image004Married couples who frequently find themselves caught in such destructive spirals have not yet learned how to effectively understand, identify and resonate with each other’s underlying emotions and responses. Dr. Johnson describes this process well when she writes:

If we love our partners, why do we not just hear each other’s calls for attention and connection and respond with caring? Because much of the time we are not tuned in to our partners. We are distracted or caught up in our own agendas. We do not know how to speak the language of attachment, we do not give clear messages about what we need or how much we care. (2008)

Statements like this teach us how important it is for spouses to express clearly what they are really going through. Instead of attacking, blaming, hiding or withdrawing from their significant other, spouses need to be able to express what they feel. They need to express their need to feel important and loved, the anxiety they experience as a result of the loss of emotional connection in the relationship, their desire to feel cherished and to know that they are a priority for their spouse.

We can also see how important it is for spouses to respond to these attempts at connection in a loving, affectionate, kind and caring manner. In this, they validate or affirm what the other partner is experiencing. It is this type of response that helps to soothe the other spouse’s underlying sense of panic or anxiety in the relationship, and draws both individuals closer together, helping to restore the emotional bond between them.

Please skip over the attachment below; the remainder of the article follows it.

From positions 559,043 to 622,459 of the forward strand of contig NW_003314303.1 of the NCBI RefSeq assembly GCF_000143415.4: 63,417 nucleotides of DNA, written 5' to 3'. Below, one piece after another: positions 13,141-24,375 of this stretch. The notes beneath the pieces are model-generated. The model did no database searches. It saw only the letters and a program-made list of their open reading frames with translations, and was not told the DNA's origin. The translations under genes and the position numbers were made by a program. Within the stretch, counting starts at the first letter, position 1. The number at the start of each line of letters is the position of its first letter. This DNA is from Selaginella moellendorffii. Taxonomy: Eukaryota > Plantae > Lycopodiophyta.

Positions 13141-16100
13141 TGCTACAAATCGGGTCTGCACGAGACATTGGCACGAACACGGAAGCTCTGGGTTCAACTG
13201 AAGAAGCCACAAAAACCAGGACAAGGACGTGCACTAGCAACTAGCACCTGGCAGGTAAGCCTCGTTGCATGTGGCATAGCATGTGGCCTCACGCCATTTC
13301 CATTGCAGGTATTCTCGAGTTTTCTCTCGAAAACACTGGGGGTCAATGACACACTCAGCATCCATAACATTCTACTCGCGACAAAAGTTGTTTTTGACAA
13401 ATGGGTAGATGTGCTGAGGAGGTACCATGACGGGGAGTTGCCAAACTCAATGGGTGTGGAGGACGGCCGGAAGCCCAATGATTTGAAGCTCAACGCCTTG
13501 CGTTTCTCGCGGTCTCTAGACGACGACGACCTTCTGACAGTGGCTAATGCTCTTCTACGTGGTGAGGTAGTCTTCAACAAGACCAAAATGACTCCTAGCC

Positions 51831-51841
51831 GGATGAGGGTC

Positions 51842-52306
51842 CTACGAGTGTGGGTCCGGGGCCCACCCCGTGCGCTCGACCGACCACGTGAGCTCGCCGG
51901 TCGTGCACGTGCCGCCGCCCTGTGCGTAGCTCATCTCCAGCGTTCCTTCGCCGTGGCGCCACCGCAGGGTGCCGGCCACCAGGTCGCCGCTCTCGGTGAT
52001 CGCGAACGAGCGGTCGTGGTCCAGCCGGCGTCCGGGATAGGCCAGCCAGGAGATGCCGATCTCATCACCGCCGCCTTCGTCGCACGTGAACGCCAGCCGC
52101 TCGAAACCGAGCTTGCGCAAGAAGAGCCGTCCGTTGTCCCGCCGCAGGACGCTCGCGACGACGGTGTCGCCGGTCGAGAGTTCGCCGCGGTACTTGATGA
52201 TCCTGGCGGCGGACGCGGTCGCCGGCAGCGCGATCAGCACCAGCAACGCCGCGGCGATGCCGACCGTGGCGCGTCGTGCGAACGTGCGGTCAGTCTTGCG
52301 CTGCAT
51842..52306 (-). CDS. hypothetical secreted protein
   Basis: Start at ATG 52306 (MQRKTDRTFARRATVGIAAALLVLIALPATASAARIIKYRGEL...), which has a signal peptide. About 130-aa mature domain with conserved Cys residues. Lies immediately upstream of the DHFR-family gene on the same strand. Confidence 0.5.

The Power of Our Response in Marriage

We can summarize what we’ve discussed so far as follows:

Considering our innate human desire for connectedness with others, and what it is that helps us to experience the sense of being loved, cherished, valued and made to feel like a priority to others, how we respond to each other is of the utmost importance.

When married couples understand and appreciate the powerful drive which we have as human beings for connection with others, and the emotional pain experienced when that connection is lost, even if only for a few moments, they can begin to resonate with the powerful responses of their spouse. They can begin to offer their spouses the soothing, caring, and nurturing response that  they need to provide the sense of security and love that they are seeking.

Christian Counseling Can Help You to Connect with Your Spouse

This article has discussed how important it is to connect with your spouse, and how important your responses are in enabling such connection. However, it can sometimes help to have outside input and a trained Christian counselor can assist both you and your spouse to address problems in your communication if your marital connection is encountering difficulties. Christian Counseling can provide a safe and unique context in which to address your marital concerns from a sound clinical and biblical perspective.

References

Johnson, S. (2008). Hold me tight. Seven Conversations for a Lifetime of Love. New York: Little, Brown and Company.

*Photos are the sole property of Eric Gomez, MS LMFT MHP.